Diagnostic imaging.

Many methods of imaging have been used in the assessment of peri-prosthetic infection.

Plain radiographs.

These are of limited value in acute infection because of the absence of reliable diagnostic features. However, they should be still used in evaluation as a vital step in excluding other diagnoses. Chronic infection can cause radiographic changes, including periostitis, osteopenia, endosteal reaction, and rapid progressive loosening or osteolysis. Osteolysis and loosening may have other causes but the possibility of infection must always be considered when these processes are rapid, particularly when there are no indicators of a mechanical cause.

Magnetic resonance imaging.

Magnetic resonance imaging (MRI) is not widely used as the prosthesis interferes with the quality of the study.10 White et al10 have described technical modifications to the MRI that reduce prosthetic artefact and may lead to an increased use of MRI in the assessment of infection. The place of MRI in evaluating the location and severity of osteolysis has been investigated.11 Although the ability of MRI to detect peri-prosthetic infection was not specifically discussed, the authors stated that their modified technique allowed visualisation of the bone-prosthesis interface and adjacent soft tissues, which may be clinically useful in the future.

Radionuclide bone scan.

A technetium-Tc99m (99MTc) isotope bone scan is often performed in the assessment of a failed THA. Although it has a high sensitivity, the low specificity for infection limits its use.12 Indium-111-labelled white cell scans have a much higher sensitivity in infection, which has been found to be 77%, with specificity of 86%, a positive predictive value of 54%, and a negative predictive value of 95%.13 However, this test is expensive and time consuming. Other isotopes have been investigated but none has demonstrated clinically useful sensitivity or specificity.1418 The use of radioactive immunoglobulin G has also been described but has not become common, as its sensitivity and specificity were similar to those of standard laboratory investigations.19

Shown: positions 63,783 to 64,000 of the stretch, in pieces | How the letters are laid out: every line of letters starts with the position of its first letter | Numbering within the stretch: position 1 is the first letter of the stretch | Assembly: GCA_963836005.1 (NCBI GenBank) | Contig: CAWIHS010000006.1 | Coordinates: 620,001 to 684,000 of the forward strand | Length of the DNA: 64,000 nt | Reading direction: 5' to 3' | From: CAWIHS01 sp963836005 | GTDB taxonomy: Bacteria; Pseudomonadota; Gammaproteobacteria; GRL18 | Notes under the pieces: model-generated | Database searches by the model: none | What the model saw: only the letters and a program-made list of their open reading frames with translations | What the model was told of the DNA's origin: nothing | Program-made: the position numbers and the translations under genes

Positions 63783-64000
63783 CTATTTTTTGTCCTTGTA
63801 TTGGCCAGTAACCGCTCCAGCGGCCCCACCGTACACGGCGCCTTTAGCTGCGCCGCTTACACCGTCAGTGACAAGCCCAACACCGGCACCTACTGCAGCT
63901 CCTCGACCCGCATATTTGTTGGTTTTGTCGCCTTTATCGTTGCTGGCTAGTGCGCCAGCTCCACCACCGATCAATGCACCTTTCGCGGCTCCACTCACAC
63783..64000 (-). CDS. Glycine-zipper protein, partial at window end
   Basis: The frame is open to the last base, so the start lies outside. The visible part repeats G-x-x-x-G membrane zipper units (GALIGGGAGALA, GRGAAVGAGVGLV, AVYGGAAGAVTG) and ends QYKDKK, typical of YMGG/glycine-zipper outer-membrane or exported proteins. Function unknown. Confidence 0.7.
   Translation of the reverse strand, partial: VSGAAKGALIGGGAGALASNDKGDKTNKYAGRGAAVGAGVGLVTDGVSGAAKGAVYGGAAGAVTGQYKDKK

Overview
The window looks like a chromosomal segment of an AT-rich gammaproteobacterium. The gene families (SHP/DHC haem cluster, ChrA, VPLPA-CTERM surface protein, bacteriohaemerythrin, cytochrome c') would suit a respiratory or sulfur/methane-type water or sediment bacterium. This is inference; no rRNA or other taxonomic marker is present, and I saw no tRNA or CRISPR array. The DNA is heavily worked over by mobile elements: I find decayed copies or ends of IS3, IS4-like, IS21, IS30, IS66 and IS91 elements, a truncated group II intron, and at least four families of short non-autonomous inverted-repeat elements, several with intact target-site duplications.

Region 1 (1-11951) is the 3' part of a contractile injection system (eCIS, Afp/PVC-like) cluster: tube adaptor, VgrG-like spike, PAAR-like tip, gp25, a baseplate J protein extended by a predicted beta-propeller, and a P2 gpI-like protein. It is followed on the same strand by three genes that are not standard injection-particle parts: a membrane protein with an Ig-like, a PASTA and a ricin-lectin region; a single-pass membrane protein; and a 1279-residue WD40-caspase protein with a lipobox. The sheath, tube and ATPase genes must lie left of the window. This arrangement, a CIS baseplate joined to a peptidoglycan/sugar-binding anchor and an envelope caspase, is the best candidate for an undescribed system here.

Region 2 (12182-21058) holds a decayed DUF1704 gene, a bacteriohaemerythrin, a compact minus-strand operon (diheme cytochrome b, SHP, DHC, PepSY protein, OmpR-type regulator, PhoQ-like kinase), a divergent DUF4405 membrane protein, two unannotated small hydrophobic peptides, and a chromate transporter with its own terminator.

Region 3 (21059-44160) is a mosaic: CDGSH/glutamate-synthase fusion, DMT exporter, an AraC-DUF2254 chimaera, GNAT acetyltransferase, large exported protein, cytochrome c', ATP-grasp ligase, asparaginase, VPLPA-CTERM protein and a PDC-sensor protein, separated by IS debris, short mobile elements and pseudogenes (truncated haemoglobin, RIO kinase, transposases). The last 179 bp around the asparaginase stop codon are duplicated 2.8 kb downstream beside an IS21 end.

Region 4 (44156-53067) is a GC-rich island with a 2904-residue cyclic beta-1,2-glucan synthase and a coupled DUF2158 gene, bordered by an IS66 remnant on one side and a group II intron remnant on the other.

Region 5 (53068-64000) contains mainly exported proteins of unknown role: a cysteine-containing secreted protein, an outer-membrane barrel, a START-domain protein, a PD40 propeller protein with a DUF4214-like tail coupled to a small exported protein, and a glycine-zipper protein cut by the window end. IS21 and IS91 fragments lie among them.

Positron emission tomography.

Positron emission tomography using fluorine-19-fluoro-2-deoxy-D-glucose has been used to detect sites of increased metabolic activity, suggestive of infection. The reported sensitivity of this method was 91.7%, with 96.6% specificity. However, areas that showed a non-specific increase in uptake were seen up to an average of 71 months after operation, even in uninfected THA.20 The authors concluded that the area of increased uptake may be more important than the intensity.21 Although these results are encouraging, further study is required.

Microbiological analysis.

The organisms most commonly isolated in infected THA are Staphylococcus aureus and Staphylococcus epidermidis, followed by Gram-negative bacteria. A recent review of the results of culture noted that coagulase-negative staphylococci were increasing in prevalence and that Gram-negative infections were decreasing.22 The antibiotic sensitivities of infecting organisms have also been shown to vary. The sensitivity of Staph. aureus to methicillin and cephalosporins has been reported to range between 53% and 95%,23,24 whereas the reported sensitivity of Staph. epidermidis to methicillin was 70%.23,25 Vancomycin resistance, in particular with enterococci, has been reported in as many as 23% of enterococcal peri-prosthetic infections.24 This emphasises the importance of identifying the pathogen before initiating antibiotic treatment.

Pre-operative aspiration, culture and sensitivity.

When there is a high index of suspicion of peri-prosthetic infection, the hip should be aspirated and the culture and sensitivities determined. The patient should not have been treated with antibiotics for a minimum of two weeks prior to aspiration. Such investigations have revealed a sensitivity of between 50% and 92% and a specificity ranging from 88% to 97%.8,26,27 This variability has resulted from differences between studies regarding the technique used and the criteria for positive findings. We obtain three samples, including one tissue sample, at the time of aspiration of the hip. A positive test is defined as a growth in two separate specimens. Growth in one specimen is generally not considered a cause for concern unless the clinical and serological features are worrisome, in which case the aspiration is repeated.